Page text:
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Tools You Can't Live Without and the Soviet Bread Line

Posted by edort on March 24, 2007 at 12:43 PM PDT

This is my second blog entry from the ServerSide Java Symposium. In my first blog I ended with the statement that I've already learned a few things and hope to learn a lot more. Well I did. What I learned over the next few hours was that if you're going to do Ajax applications, you better have good tools. I also learned that channeling almost 600 people through two lunch buffet lines makes for a pretty long wait to get food.

O.K. O.K., the second of those items seems pretty grouchy. Actually I did pick up some interesting things, some of which came in a technical talk, enticing titled " Ajax and JavaScript: Down and Dirty." What I expected here was a heavy duty technical talk -- delving deep into code. Indeed there were some code examples, but I found the talk high level enough to come way with some general notions about how to effectively develop Ajax applications.

The speaker for this session was Justin Gehtland. Justin is the co-founder of a consultancy called Relevance, the author of several books, an in-demand speaker, and also the developer of an open-source development framework called Streamlined.

Justin mentioned a number of things that were particularly interesting to me. Some of them are:

  • 90% of all Ajax applications started out as standard HTML applications.
  • Under the hood, Ajax is just a web request that doesn't force a page to refresh itself.
  • There are two radically different concerns that you need to have when you develop an Ajax application: what the client looks like and what you put across the wire.
  • If you're an Ajax developer there are a set of tools you can't afford not to have.

Yup -- he used the dreaded double negative in that statement, but Gehtland made an excellent point. If you don't have the right tools for developing Ajax apps, you're not going to do Ajax apps -- at least not well or quickly. Gehtland said that Firefox is a must-have tool (at least for him) " because it has the best 'toys' for developers." Gehtland said that IE is catching up, but other tools such as Safari are nowhere close. And what are those toys? Gehtland listed these:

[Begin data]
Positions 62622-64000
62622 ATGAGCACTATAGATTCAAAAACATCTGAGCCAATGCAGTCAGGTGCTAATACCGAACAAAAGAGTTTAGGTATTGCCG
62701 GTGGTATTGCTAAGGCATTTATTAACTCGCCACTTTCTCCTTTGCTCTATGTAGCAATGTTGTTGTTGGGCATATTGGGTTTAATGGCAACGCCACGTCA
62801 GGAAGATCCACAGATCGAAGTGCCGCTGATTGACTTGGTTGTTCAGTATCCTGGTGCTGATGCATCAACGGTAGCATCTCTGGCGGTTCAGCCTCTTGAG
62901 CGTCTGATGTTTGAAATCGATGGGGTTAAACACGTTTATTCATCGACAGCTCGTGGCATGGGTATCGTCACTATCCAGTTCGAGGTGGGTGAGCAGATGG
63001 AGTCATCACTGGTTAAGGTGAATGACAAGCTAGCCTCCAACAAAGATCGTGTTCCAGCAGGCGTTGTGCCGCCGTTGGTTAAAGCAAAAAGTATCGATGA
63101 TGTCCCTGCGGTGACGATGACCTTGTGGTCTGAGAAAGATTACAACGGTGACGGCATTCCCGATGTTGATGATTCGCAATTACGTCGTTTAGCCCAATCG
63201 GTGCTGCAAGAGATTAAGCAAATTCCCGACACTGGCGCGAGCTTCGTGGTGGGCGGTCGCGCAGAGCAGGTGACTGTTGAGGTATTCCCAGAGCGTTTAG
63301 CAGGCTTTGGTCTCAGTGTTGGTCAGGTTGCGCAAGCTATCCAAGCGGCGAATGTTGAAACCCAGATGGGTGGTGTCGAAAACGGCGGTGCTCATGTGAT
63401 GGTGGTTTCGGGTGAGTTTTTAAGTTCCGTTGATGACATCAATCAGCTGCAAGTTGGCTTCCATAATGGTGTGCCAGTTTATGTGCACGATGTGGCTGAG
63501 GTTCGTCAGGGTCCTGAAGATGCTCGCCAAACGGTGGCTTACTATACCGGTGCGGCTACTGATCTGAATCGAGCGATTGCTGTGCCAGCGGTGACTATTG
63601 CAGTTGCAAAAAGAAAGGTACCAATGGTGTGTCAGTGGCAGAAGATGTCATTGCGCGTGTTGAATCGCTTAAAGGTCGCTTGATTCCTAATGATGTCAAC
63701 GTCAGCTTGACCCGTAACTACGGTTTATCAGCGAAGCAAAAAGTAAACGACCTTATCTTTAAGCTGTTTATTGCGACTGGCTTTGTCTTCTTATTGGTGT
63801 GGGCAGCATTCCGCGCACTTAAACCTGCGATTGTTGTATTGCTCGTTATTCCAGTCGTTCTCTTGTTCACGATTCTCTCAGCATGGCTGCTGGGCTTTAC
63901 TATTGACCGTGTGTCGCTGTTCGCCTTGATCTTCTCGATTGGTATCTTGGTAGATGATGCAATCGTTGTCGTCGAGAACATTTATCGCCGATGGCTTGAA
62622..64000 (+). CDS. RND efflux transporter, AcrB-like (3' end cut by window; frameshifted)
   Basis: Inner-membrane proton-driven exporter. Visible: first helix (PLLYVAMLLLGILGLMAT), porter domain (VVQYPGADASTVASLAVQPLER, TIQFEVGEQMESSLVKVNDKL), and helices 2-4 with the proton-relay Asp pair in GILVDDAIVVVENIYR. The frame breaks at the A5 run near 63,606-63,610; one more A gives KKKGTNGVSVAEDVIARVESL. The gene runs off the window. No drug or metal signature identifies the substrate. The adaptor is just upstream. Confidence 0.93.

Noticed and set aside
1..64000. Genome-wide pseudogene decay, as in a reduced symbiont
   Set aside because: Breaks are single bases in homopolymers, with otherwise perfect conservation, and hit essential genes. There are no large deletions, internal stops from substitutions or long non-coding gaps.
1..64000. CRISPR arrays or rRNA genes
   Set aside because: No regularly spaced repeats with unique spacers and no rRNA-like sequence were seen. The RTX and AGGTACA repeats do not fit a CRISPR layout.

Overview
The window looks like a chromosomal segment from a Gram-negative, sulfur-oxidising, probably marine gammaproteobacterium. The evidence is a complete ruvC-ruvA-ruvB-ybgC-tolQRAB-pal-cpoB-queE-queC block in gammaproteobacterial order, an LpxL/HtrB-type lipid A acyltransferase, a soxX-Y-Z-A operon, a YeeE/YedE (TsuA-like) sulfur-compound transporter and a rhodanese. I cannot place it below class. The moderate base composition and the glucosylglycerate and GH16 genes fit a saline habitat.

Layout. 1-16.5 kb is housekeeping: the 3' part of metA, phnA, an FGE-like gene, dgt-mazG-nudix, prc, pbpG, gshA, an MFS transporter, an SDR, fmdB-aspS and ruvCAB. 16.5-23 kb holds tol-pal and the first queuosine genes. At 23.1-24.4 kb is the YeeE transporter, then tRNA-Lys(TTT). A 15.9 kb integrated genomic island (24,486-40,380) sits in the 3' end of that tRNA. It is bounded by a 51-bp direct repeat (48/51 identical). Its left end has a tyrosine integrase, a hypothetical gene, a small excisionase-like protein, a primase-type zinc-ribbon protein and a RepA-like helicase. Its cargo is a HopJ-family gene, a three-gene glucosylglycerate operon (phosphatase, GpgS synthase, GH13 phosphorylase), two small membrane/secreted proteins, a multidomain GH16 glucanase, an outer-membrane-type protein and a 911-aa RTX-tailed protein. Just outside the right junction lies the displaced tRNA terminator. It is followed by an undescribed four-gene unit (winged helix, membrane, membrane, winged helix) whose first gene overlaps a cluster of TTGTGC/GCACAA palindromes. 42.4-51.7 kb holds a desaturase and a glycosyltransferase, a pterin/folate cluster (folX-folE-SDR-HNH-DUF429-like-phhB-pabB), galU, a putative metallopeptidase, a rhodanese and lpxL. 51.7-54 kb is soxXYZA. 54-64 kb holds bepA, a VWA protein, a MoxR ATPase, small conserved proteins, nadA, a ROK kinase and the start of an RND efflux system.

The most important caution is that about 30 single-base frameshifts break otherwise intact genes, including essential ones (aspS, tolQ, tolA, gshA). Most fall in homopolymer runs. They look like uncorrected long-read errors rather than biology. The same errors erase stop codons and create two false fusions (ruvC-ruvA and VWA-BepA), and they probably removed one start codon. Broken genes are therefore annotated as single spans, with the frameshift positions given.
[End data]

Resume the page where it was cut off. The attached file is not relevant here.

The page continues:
• Firebug. This tool allows you to see what messages get sent to the server and what the server sends back. Gehtland said that this is a very important feature because sometimes in testing you get no results so you really need to see what's going on under the covers. Firebug also has a JavaScript debugger and an HTML inspector. Gehtland said "If I didn't have Firebug I'd just give up."
  • Cross check. This is an open-source toolkit that has an emulation environment for every major browser. Gehtland pointed out that the biggest problem in testing JavaScript code is that no two runtime environments for JavaScript are alike. Cross check solves that problem because of its emulators.
  • Web developer toolbar. This toolbar provides a variety of neat functions such as editing CSS in place and validating HTML.
  • .

Gehtland also spent a good amount of time in this talk covering the three things that can be sent back across the wire in response to a JavaScript request: HTML, structured data such as JSON, and JavaScript. He also discussed when to use each of these approaches and why.

I thought this was a very good talk and Gehtland was a very good speaker. I think I'll do a web search and see if I can find some other pearls of Ajax-JavaScript wisdom from Mr. Gehtland.

Now for the Soviet breadline ... After Gehtland's talk, the 150+ folks attending the session piled into the hallway to hit the buffet lunch (which BTW was sponsored by Sun). Two buffet tables awaited. What also awaited were two lines of more than 350 people. It almost seemed like there were more people in the lunch lines than attended the sessions. Maybe folks registered for the conference just for the food (not!). Needless to say, it took me about half an hour to get to the food. I would have chucked the idea and gone to a food vendor, but I got into an interesting conversation with someone waiting in line next to me. It seems he's a development manager for a software company. One of the interesting things he told me was that that he used to go to JavaOne Conferences, but he found that they got too big. Bigness led to some logistical problems. He said that unless you got a hotel room near the sessions you wanted to attend you sometimes found that you couldn't get to them on time. I hadn't heard this before. I don't know if this is a real problem or not. Although with the growing number of registrants to the JavaOne Conference in recent years, this might be an issue that needs to be addressed by the folks who run this year's Conference.